History

WEARY WILLIE DAY - December 9

Weary Willie Day - December 9

WEARY WILLIE DAY

Weary Willie Day on December 9th recognizes the art of clowning and the impact it has on our lives. This holiday was named for the character made famous by Emmett Kelly, who was born on this day in 1898. 

Weary Willie was a unique character in the art of clowning. Kelly had developed Weary Willy at a time when the white-faced, goofy clown was the norm, and selling the idea for a sad, down-on-his-luck clown did not fit the formula most circuses were seeking. For the time being, Kelly put back on the white face and the brightly colored costume.  

Times and attitudes changed when the country was in the depths of the Great Depression. Downtrodden and world-weary was the face of the nation.  People could identify with Weary Willie like never before. Weary Willie, his frowning, whisker-shadowed face, and his dirty, torn and worn costume, went on to become an American icon. 

His son, Emmett Kelly, Jr. carried on Weary Willie’s persona well into the modern era until his death in 2003, at the age of 83.

HOW TO OBSERVE #WearyWillieDay

Wear some big shoes, pantomime or grab a bunch of people and pile into a tiny car.  Clown college could be just around the corner! While clowning around, stock up on a Pair of our Crazy Socks to entertain folks! Learn more about Weary Willy. Read Clown: My Life in Tatters and Smiles by Emmett Kelly or Emmett Kelly: The Greatest Clown on Earth by Donald McManus. Watch The Clown starring Henry Fonda as Emmett Kelly. Another film about clowns is Grease Paint. The documentary follows a family of clowns for a year. You can find it on Amazon. 

Use #WearyWillieDay to post on social media.

WEARY WILLIE DAY HISTORY

National Day Calendar® continues researching this clowning around day.  

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December 9th History

1793

Noah Webster establishes New York City’s first daily newspaper, the American Minerva.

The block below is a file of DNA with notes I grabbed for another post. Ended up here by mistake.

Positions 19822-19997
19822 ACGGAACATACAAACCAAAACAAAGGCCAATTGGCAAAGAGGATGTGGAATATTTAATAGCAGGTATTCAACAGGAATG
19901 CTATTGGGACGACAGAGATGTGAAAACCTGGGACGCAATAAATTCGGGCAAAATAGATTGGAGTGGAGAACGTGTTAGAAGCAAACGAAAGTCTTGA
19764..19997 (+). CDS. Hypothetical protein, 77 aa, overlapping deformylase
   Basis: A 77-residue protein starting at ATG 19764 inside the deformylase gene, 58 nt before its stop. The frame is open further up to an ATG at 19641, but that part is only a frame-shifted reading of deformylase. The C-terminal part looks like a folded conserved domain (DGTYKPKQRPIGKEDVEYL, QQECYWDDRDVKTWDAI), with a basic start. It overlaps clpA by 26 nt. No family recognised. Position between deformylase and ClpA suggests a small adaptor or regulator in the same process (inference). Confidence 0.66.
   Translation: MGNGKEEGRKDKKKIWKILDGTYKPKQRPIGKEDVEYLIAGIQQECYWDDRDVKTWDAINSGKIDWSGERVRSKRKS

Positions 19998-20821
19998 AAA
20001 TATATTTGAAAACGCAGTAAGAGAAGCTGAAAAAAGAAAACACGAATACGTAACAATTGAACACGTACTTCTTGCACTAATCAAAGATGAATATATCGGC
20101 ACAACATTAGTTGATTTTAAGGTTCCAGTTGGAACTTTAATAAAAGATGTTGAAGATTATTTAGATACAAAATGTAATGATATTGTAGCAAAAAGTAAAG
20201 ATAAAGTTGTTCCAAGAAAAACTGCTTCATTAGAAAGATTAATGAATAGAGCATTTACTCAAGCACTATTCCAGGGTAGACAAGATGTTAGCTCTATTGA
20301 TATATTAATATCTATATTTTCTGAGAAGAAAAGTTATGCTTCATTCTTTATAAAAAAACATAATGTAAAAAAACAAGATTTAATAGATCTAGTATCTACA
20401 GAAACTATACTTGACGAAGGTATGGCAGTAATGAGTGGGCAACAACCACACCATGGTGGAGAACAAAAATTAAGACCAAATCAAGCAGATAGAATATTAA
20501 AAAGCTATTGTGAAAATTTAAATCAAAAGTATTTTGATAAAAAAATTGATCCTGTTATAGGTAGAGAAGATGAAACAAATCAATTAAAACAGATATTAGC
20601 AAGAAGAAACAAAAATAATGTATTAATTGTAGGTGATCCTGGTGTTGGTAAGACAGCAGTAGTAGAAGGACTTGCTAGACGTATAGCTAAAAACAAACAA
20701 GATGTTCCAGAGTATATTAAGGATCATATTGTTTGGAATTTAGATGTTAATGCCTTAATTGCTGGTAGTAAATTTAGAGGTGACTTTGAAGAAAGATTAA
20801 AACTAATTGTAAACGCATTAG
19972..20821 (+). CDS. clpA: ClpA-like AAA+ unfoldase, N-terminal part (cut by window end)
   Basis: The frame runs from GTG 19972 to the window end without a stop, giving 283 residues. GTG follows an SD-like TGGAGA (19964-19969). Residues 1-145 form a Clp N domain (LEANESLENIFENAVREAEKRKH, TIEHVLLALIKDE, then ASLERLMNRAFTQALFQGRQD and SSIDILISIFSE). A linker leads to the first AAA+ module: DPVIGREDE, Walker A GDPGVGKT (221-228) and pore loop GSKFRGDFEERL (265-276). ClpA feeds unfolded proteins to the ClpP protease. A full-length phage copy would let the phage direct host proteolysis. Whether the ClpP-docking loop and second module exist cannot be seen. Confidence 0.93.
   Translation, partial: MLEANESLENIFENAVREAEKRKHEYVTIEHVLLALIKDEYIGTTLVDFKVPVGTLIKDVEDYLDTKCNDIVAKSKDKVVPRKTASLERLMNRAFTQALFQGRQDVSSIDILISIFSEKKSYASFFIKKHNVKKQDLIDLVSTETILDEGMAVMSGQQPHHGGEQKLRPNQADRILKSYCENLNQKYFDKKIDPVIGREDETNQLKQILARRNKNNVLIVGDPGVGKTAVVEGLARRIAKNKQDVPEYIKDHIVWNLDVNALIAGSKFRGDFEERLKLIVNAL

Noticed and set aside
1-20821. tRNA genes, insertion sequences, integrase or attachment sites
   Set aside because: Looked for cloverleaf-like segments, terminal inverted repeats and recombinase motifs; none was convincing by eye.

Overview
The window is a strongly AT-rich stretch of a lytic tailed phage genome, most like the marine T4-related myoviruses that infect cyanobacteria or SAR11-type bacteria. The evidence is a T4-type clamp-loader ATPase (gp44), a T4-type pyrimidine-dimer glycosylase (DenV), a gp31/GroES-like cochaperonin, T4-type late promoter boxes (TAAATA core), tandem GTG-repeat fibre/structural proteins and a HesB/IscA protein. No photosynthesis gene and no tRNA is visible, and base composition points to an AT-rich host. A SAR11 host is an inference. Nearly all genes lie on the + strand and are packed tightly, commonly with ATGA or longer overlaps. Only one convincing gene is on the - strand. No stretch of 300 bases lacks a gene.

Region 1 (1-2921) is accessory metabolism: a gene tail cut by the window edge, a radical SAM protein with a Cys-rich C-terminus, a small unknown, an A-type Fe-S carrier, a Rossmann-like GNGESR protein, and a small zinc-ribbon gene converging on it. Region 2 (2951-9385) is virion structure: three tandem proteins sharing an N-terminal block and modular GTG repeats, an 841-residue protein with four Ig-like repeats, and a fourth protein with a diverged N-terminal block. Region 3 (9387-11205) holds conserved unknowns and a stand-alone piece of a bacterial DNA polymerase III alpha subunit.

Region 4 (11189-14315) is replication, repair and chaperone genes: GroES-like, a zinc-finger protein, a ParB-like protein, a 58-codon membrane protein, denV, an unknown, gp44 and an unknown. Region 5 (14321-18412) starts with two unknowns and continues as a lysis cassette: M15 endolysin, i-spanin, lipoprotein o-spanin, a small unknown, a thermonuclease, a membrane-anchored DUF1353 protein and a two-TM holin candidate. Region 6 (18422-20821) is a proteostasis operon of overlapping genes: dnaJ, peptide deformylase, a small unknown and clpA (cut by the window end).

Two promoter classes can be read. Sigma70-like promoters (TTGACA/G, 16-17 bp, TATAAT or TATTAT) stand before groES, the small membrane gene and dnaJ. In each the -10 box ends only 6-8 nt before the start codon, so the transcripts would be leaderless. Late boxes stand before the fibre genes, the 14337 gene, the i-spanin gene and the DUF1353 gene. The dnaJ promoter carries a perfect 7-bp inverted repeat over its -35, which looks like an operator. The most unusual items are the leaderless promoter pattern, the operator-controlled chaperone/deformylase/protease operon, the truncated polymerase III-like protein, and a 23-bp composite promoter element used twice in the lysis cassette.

1872

Upon being sworn in as the governor of Louisiana, P.B.S. Pinchback became the first African American to serve as a governor of a U.S. state. He had previously served the state as its lieutenant governor, duties he had assumed when Lieutenant Governor Oscar Dunn died while in office. Then, Pinchback replaced Governor Henry C. Warmoth when his term ended due to impeachment charges.

1884

The U.S. Patent Office issued patent No. 308,990 to Levant M. Richardson of the Richardson Skate Company in Chicago, IL, for his ball-bearing roller skates.

1935

Jay Berwanger of the University of Chicago becomes the first recipient of the Downtown Athletic Club Trophy. In 1936, the trophy was renamed the Heisman Trophy after coach John W. Heisman.

1965

A Charlie Brown Christmas special premieres on CBS.

December 9th Birthdays

Clarence Birdseye – 1886

In 1924, the businessman and innovator helped found General Seafoods Company. He later developed a quick-freezing method for preserving foods that revolutionized the frozen food industry.

Margaret Brundage – 1900

The Chicago artist is best known for her cover art on the pulp magazine Weird Tales.

Grace Hopper – 1906

The United States Navy rear admiral was a pioneer in computer programming and one of the first programmers of the Harvard Mark I computer.

Roy DeCarava – 1919

The critically acclaimed photographer earned a Guggenheim fellowship in 1952.

Redd Foxx – 1922

Born John Elroy Sanford, the comedian and actor starred in the NBC sitcom Sanford and Son in the 1970s.

John Malkovich – 1953

The award-winning actor is best known for his roles on stage and screen in Dangerous Liaisons, Red, and The Killing Fields.